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Forsiden av dokumentet Final Evaluation of Inclusion of Dalit and People with Disability Project


Final Evaluation of Inclusion of Dalit and People with Disability Project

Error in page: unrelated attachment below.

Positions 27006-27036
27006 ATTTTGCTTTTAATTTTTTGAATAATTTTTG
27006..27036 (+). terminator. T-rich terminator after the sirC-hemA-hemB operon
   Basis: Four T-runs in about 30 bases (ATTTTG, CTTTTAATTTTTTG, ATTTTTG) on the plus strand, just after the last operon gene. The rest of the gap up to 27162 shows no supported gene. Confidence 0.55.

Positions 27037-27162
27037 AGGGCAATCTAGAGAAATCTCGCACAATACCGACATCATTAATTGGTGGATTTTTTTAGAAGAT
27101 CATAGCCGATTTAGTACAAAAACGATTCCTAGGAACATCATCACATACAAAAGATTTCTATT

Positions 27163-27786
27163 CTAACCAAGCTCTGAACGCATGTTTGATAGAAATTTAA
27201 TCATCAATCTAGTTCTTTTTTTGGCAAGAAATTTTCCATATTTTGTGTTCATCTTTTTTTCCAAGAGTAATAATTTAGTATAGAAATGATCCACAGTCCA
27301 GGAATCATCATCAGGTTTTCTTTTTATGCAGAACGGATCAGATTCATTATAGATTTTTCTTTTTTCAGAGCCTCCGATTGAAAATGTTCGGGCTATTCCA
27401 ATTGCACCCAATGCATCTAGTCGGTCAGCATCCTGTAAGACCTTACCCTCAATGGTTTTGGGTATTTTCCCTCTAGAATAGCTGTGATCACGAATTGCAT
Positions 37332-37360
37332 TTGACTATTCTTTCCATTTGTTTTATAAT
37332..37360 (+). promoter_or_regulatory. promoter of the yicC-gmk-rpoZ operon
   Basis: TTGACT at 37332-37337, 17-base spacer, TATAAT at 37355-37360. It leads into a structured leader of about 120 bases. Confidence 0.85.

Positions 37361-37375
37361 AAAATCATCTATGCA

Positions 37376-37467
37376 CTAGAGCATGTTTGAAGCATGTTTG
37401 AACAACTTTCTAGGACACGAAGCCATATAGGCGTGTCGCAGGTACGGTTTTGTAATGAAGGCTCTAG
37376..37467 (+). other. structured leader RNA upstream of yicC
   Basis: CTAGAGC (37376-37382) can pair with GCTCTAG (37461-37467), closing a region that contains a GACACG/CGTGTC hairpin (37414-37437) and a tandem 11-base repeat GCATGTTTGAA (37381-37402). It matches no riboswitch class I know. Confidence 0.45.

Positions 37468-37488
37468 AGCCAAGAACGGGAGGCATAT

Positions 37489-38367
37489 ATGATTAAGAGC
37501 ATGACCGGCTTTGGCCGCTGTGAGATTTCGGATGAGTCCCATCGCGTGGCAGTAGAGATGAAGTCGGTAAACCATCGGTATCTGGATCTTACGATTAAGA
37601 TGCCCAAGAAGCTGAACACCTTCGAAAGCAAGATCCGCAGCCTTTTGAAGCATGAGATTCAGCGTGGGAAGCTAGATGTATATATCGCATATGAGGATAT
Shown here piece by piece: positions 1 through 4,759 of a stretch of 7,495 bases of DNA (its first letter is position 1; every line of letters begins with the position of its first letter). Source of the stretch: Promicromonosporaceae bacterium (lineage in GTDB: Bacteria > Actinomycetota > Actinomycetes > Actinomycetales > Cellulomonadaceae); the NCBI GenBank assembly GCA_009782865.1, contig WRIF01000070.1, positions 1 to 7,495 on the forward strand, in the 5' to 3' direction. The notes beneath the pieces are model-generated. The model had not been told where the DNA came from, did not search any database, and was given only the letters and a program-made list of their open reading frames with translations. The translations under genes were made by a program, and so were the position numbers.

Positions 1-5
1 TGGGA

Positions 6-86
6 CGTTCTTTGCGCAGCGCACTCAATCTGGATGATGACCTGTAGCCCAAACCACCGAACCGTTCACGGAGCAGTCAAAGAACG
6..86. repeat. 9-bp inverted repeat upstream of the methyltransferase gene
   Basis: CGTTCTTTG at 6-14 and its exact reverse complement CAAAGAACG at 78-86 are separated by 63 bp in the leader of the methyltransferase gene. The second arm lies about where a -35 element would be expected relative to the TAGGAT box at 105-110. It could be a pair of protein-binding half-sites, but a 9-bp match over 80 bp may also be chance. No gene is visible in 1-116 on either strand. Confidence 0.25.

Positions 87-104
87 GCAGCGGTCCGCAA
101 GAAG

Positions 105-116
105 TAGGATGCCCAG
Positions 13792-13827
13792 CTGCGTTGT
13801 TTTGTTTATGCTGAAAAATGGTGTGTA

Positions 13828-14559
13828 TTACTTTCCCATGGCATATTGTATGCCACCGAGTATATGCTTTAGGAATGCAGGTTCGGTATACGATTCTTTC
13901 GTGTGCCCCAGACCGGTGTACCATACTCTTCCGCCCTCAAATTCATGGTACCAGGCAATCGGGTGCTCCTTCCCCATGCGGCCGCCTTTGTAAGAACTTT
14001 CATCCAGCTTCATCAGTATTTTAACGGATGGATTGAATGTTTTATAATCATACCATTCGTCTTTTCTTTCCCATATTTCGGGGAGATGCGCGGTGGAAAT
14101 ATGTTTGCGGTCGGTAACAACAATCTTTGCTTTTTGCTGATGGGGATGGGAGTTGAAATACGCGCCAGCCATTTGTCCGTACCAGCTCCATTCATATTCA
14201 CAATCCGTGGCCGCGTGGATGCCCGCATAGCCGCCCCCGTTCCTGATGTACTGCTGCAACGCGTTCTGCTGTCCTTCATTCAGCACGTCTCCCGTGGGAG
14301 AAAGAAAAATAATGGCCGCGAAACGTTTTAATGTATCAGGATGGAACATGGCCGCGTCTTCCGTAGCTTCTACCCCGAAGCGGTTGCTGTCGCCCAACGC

Background The Inclusion projects was designed to promote integration of the socially marginalized population of Dalit and disabled people in selected areas of Nepal into mainstream development especially in promoting their enjoyment of rights to health, education and economic independence through skills development. Plan Nepal implemented this project under the first Framework Agreement between Plan Norway and NORAD, since 2005 and covered geographic areas of Sunsari and Morang districts. The project is a result of community consultations and development plans in line with increased Human Rights awareness since the government of Nepal restoration of democracy in 1990.The overarching long-term development goal of this project is to build capacities of families, community organizations, local governance structures and other duty bearers to ensure:• Differently abled population enjoys their rights to basic services and realizes their full potential.• Rights to education of Dalit (socially marginalized) and differently-abled population and enhance their access to education.• Reduce socio-economic vulnerability of Dalit and differently abled population by improving their vocational skills in areas of their comparative advantage and according to available market opportunities. Purpose/objective The objective of the study is to assess the extent that the project has been able to achieve the stated goals and objectives and the impact it has had on the targeted socially excluded groups of the Dalit and differently 'abled' persons. The evaluation also assessed the overall project inception in terms of relevance of the set objectives and strategy to achieve the desirable results of social change and empowerment of the marginalized groups targeted in this project. Methodology The assessment methodology applied both quantitative and qualitative techniques structured questionnaires, Key Informant Interviews, Focus Group Discussions and case study(s). A validation workshop was also conducted prior to concluding the evaluation report. Review of relevant literature documents was done at the beginning of the evaluation assignment. Human Rights and Social Inclusion Frameworks were used to guide the evaluation as benchmark for assessment. Both core and non core Plan program areas were targeted in this study. Field testing and review of questionnaire was done and necessary adjustments were made prior to full administration of the structured interviews. The evaluation team was diverse culturally, professionally and by gender. Key findings General findings1. The Project was not implemented in line with principles and strategies for social inclusion. Although the Country Strategic Plan is rights'based and is quite clear on the term social inclusion and its implication, the evaluation brought out the need for internalisation of concepts and practices both for staff and partners.2. The situation of the Madhesi Dalits in the core areas of Plan operations was still worse off than the rest including the Dalits from other settlements in spite of continued Plan interventions in the Madhesi Dalits areas, which is indicative of the deep rootedness of the social exclusion of the Madhesi Dalits.3. The evaluation revealed that there was limited application of the Human Rights Based Approach (HRBA) and was rather more inclined toward service delivery than engagement of duty bearers in accordance with the constitutional provisions in line with International Human Rights Instruments.4. The evaluation also stated that, at the time of the beginning of the project, the term inclusion was still taking shape in Nepal. The project can thus be regarded as one of the pioneer projects of Nepal to start working directly with dalits and disabled.5. The Medium Term Evaluation of this project failed to apply the HRBA and Social Inclusion conceptual frameworks in its assessment and conclusions.6. The final evaluation states that one of the important areas of the programme intervention was capacity enhancement of partner organisations belonging to excluded groups, such as DNF and Janjajyoti Samaj of Dalits and NFDN of Disabled. These three organisations reported partnership with Plan Nepal has increased their organisational capacity in managing their own organisation as well as project.7. The regional level conference/workshop on "Present status of the Dalit and disable in social inclusion" became a landmark event. The outcome was the signature of the "Biratnagar declaration 2007" for social inclusion of dalit and disabled people reiterating their commitments. A ten points declaration paper highlighted the need for effective implementation of acts and regulation that were declared by the state and political parties in the past.Dalits8. More specifically the project produced the following positive results….i.e. a journalist who is now working for BBC Nepali Service in Kathmandu and also a Computer Engineer. More others of the excluded and disadvantage from the Dalits and differently abled are on their way to a more successful career in the future. The project also successfully assisted in supporting the establishment of Hospital and Rehabilitation Centre for Disabled Children regional office in Itahari.9. The project failed to influence positive structural changes at institutional levels, which is pivotal to the success of an intervention of this nature.10. Plan Nepal's Strategic Plan clearly articulates the Rights Based Approach but this understanding is lost as it lacks clear strategy(s) for its operationalization as evident in the Inclusion project under review. Most of the Plan Nepal partners in this project were not conversant of the Rights based and social inclusion concepts.11. While the project attempted to empower the socially excluded e.g. by engaging them in income generating activities for instance, the project failed to mobilize the socially excluded groups into a force that can bring authorities to account and the budget allocations are too small in comparison to population size. The majority of the Dalits are also not aware of the available budget allocations which weaken their bargaining capacity.12. The overall health situation of the population in Plan working area did not show any improvement in comparison to non Plan working areas. This is mainly because the project did not work directly to improve the overall health situation through preventive and curative health, and also that the project has concentrating on the southern part of both districts, where the concentration of Madeshi dalits is higher. In the norther part of the district not covered by the project, the concentration of hill dalits is higher who have higher awareness in health, therefore, their situation seems better despite non-intervention.13. Plan Nepal has supported significant number of students to access scholarships including scholarship support for some students attending higher education. Most of the targets of scholarships have been achieved and in many ways gone beyond what was planned. However, is still of concern that 20% of school age children are still out of school.14. The project has managed to provide skills training to expand income earning opportunities for the targeted households in the Plan areas, though reach is still limited. Driving is still a popular skill preferred amongst the communities. The evaluation revealed that the programme outreach was low (only 14% of the dalits), but good to note was that 65% of the trainees now are either self employed or earning from the skills they acquired.15. There has been no specific program for creating awareness on Human Rights by Plan and partners amongst the targeted population, hence the reason why most of the evaluation respondents displayed no knowledge or awareness of the various human rights declarations and related legal provisions.16. Focus group discussions with children revealed that children involved in children's clubs are more aware of their rights.People with Disabilities17. Majority of families with person(s) with disability(s) have been exposed to agencies that provide rehabilitation assistance. However, a health and sanitation practice in these households still has a lot to be desired. For instance, 23% of households with persons with disability still don't have access to toilets, and even though more than 50% of the family of disabled have toilet in their homes, these are not disable friendly, and over 60% dispose off household waste in streets.18. 82% of respondents in households with persons(s) with disability impressions on their health situation over the past three years were that it had improved a factor which the evaluation team attributes to an indication of improved access to health services and incomes which increased their capacity to pay for medical expenses.19. The habit of taking preventive measures against disability is good among the respondents. Awareness about immunization is quite high among the respondents and 67,3% use iodized salt. However, a significant proportion of the households with people with disability don't have the practice of taking preventive measures. For instance, 1/3 of the respondents with female members that were pregnant at time of interview never completed the required vaccinations against tetanus still more over 15% of households with children under five children in families with a disabled person, never took their children for immunization.20. 88% of disabled are receiving assistance in form of medicine, physiotherapy and surgery. Majority of these received assistance from the CBR (Community Based rehabilitation), who is the key partner of Plan Nepal in this program. Nevertheless, there are still others who have not received devices for supporting / aiding their everyday lives.21. The evaluation observed that in general households with person(s) with disability(s) indicate that they experienced support and encouraging attitude from other members of their community(s) even though the majority (72%) feel society is indifferent toward them.22. The project attempted to provide skills training to some of the disabled persons some of who managed to get self employment. However, access to credit has been challenging for the disabled persons.23. Plan and partner facilitation of a civic awareness and human rights workshop for implementation of policies and constitutional provisions to uplift lives of persons with disabilities is commended. However, the evaluation team observe that opportunity of participating in events and taking membership in institutions dealing with issues of disabled persons is still very low and majority of the persons with disability(s) are still unaware of the various policy and legal provisions for protecting and promoting the rights of people with disabilities.24. Plan is doing commendable job in supporting the rehabilitation and education of disabled persons however little emphasis is made on encouraging local resource mobilization as a component of its phase out strategy. Recommendations 1. Plan Nepal should internalize and translate the intentions of its CSP into its program operations if it is to achieve the desired rights based development outcomes .2. There is need for Plan should to devise and implement an integrated health strategy both for preventive and curative health, in collaboration with suitable strategic partners in this sector.3. Plan Nepal should continue its scholarship support to reach more children and also ensure it covers both formal and non formal education.4. Since driving has proved to be the most effective skill transferred to the targeted communities as compared to other skills, there is need to conduct a market assessment to widen the scope of viable skills options and also there is need to increase reach overall.5. There is need to build capacity of partners in this project on human rights instruments and create the necessary links between victims, advocates and those with responsibility to protect those rights.6. There is a need of incorporating the component of child rights at all levels and promote the child clubs.7. Incorporate awareness on health and sanitation component for households with persons with disability in next phase of the project and encourage families to make the facilities friendly for use by disabled persons.8. The project needs to increase awareness intervention about disability prevention in the next phase.9. The next phase of the project should consider reaching the disabled persons who are still in need of support devices.10. The project should have a systematic approach to addressing the economic empowerment of people with disabilities, integrating both skills training and enterprise development.11. In the next phase of the inclusion project, it should include a package for civic and political rights for people with disabilities and strategies for their mainstreaming.12. Component of Rights of people with disabilities and duty of the duty bearers should be discussed extensively and strategies be made and implemented in the next phase of the programme. Comments from the organisation 1. The inconsistent use of language by the evaluation team in referring to persons with disabilities has been noted as something to be improved upon in future evaluations. Some minor language adjustments were done e.g. In some case where original report read disable friendly it has been edited to read disabled person friendly, and where 'disables' was used to refer to persons with disabilities this has also been adjusted to give the statements more clarity2. While social exclusion and Human rights framework have been presented as separate conceptual frameworks, we recognize that social exclusion finds its location with the Human Rights Framework as a subject that needs addressing mainly in line with the Human Rights principles of equality and non discrimination and participation.3. The evaluation highlighted gaps in terms of human rights based programming, and helped to readjust and rights-base the next phase of the project. The revised project implementation plan shows great improvements in this respect